Consumption inequality is rising

In the last thirty years, consumption inequality has risen as fast as income inequality.

It has been a common belief that, while income inequality has risen rapidly in the west generally, and the United States specifically, inequality of consumption has travelled a much milder trajectory. Many reasons have been given for this effect, which was seen in a number of studies and generally assumed to be true.

Some argued that the divergence between the two was due to the unsustainable bubble of consumer credit; while the rich were getting richer faster than the poor were getting less poor, both ended up with mobile phones and flatscreen TVs, but the latter bought them with borrowed money. This, of course, leads those like Edwina Currie to argue that poor people aren't really poor because they have nice things.

Another interesting point raised off the back of the figures was the claim that it was entirely understandable, since the marginal utility of money declines pretty quickly. Thus, the explanation goes, income growth at the top end doesn't increase consumption all that much, since there isn't much to spend that money on. If this is true, then consumption inequality would indeed rise slower than income inequality in countries where absolute poverty is rare.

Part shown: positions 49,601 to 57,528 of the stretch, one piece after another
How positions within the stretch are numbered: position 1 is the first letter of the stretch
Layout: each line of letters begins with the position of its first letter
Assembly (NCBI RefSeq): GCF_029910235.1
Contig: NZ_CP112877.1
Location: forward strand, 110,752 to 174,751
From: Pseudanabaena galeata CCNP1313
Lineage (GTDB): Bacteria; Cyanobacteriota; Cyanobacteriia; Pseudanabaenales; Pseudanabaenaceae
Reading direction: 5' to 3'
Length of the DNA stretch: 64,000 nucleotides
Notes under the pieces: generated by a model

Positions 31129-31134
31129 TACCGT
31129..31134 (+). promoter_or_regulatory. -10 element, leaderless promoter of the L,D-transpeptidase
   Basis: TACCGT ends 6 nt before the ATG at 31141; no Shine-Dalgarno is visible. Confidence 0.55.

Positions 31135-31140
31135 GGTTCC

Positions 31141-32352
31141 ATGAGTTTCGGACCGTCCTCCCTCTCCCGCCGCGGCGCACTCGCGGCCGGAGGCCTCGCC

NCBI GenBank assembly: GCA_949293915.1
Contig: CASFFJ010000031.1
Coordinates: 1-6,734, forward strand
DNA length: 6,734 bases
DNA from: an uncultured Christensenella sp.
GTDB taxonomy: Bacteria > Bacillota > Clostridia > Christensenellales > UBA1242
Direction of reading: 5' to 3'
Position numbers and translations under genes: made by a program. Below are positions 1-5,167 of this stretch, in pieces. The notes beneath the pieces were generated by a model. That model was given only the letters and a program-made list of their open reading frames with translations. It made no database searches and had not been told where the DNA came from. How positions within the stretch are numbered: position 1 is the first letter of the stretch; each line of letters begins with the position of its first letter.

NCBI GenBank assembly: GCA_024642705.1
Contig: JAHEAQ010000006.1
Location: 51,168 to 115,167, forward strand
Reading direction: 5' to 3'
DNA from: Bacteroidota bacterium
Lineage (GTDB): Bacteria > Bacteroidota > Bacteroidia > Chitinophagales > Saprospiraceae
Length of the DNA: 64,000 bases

Now, though, it seems that both these arguments may come from faulty premises. A new paper from the American National Bureau of Economic Research argues that actually, consumption inequality has been rising at much the same rate as income inequality.

The authors write (£):

There is now mounting evidence that the [consumer expenditure survey, the source of many of the claims of divergence] is plagued by serious non-classical measurement error, which hinders the extent to which definitive conclusions can be made about the extent to which consumption inequality has evolved over the last three decades. . . 

Consumption inequality within the U.S. between 1980 and 2010 has increased by nearly the same amount as income inequality

And conclude:

Across every other measure of consumption we analyzed, consumption inequality increased substantially.

Of course, the same questions apply to consumption inequality as do to income inequality: why does it actually matter? So long as everyone can consume the essentials, does the difference between them and the rich have any effect?

The answer is one that Adam Smith hit upon over two centuries ago (although you are unlikely to find the libertarian Adam Smith Institute quoting it): what the rich can afford has a material effect on what is essential.

In The Wealth of Nations, published 1776, Smith wrote:

A linen shirt, for example, is, strictly speaking, not a necessary of life. The Greeks and Romans lived, I suppose, very comfortably, though they had no linen. But in the present times, through the greater part of Europe, a creditable day-labourer would be ashamed to appear in public without a linen shirt, the want of which would be supposed to denote that disgraceful degree of poverty, which, it is presumed, nobody can well fall into without extreme bad conduct.

Custom, in the same manner, has rendered leather shoes a necessary of life in England. The poorest creditable person, of either sex, would be ashamed to appear in public without them. In Scotland, custom has rendered them a necessary of life to the lowest order of men; but not to the same order of women, who may, without any discredit, walk about barefooted.